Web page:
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South West England
Location: Between Plymouth and Exeter, bordered by the A38 to the south and east and the A30 to the north.
Grid reference: SX 661 777
Dartmoor is the largest and highest upland in southern Britain and includes a large number of different habitats, and is of international importance for its blanket bogs, upland heaths and upland oakwoods, each supporting a broad array of wild flowers and plants.
This upland, part of an extensive granite outcrop , lies at an altitude of between 350 and 600 metres. With an annual rainfall of up to 200cm the Dartmoor landscape, grazed by cattle, sheep and ponies, combines blanket bog, acidic grassland and heathland separated by deep wooded valleys.
Rare and nationally important lichens survive here because of its lack of pollution and steep rocky slopes. The mining industry on Dartmoor has also created artificial rock outcrops on which rare lichens have formed.
Plants you may see when visiting the IPA
Dartmoor's high areas, where in the drier spots bell heather, heather and the cross-leaved heath may be found, support extensive blanket bog with its associated sphagnum moss species and hare’s tail and common cotton-grasses.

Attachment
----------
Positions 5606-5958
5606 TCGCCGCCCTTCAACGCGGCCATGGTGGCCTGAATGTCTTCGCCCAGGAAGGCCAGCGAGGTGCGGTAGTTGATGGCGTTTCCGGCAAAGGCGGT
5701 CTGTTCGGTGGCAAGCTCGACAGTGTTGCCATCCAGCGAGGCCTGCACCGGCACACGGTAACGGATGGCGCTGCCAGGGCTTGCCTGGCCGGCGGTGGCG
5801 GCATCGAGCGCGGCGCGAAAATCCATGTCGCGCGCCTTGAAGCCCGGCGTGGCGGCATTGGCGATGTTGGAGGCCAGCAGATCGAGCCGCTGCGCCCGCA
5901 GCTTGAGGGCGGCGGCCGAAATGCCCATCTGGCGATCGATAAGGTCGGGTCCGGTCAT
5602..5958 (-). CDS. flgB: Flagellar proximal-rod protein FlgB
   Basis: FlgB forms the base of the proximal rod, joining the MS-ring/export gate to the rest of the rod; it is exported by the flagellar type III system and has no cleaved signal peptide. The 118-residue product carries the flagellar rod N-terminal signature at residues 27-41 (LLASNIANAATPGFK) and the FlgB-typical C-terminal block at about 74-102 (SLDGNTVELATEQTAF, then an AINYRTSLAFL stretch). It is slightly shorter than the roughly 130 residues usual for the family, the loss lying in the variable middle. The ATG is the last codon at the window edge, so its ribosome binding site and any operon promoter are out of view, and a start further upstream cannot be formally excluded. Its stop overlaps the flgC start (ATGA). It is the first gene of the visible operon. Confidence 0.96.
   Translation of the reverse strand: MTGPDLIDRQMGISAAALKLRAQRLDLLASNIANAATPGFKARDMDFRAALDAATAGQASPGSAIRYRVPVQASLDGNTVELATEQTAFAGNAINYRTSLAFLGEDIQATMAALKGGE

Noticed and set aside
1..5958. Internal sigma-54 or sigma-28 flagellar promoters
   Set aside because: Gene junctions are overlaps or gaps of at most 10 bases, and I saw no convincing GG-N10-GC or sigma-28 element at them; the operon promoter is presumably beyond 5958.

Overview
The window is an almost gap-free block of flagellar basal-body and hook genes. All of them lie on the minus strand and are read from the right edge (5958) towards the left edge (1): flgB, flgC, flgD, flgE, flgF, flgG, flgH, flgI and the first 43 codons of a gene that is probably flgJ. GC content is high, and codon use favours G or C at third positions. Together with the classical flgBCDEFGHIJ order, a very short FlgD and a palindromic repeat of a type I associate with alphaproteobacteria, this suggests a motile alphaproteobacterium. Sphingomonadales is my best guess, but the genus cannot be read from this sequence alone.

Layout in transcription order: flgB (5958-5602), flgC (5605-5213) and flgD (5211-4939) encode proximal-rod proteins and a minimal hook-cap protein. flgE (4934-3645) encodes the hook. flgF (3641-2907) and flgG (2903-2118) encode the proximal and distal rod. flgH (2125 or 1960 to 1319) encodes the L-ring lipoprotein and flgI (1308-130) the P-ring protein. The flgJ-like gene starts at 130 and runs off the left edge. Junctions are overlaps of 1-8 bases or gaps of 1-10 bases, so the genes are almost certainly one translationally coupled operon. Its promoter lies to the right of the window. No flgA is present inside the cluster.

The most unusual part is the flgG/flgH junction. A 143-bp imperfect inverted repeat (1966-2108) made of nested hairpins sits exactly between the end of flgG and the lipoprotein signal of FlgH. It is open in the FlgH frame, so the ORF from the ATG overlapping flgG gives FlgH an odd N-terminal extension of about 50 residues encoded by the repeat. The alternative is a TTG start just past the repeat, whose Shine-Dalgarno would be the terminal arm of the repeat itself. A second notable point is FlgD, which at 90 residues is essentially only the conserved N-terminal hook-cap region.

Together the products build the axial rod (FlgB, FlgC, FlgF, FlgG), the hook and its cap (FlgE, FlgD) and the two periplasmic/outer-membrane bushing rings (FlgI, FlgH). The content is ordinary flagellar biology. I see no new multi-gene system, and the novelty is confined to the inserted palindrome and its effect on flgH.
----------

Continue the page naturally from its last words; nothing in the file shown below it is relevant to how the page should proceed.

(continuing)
The acidic upland slopes host a type of grassland largely restricted to the south west of Britain with purple moor grass, sheep’s fescue, mat-grass and bristle bent predominating. By contrast, in the valley mires and bog pools soft rush and sharp-flowered rush, bottle sedge, star sedge, marsh lousewort, round-leaved sundew, bog asphodel and the marsh clubmoss occur; uncommon plants at these sites also include the stag’s clubmoss and the black bog-rush.
Black Tor copse in North Dartmoor is of national importance for the variety of lichens which cover the trees, mosses and rocks
For additional scientific information on why Dartmoor has been identified as an IPA, including details of existing protection, landuse and threats to the site please click here.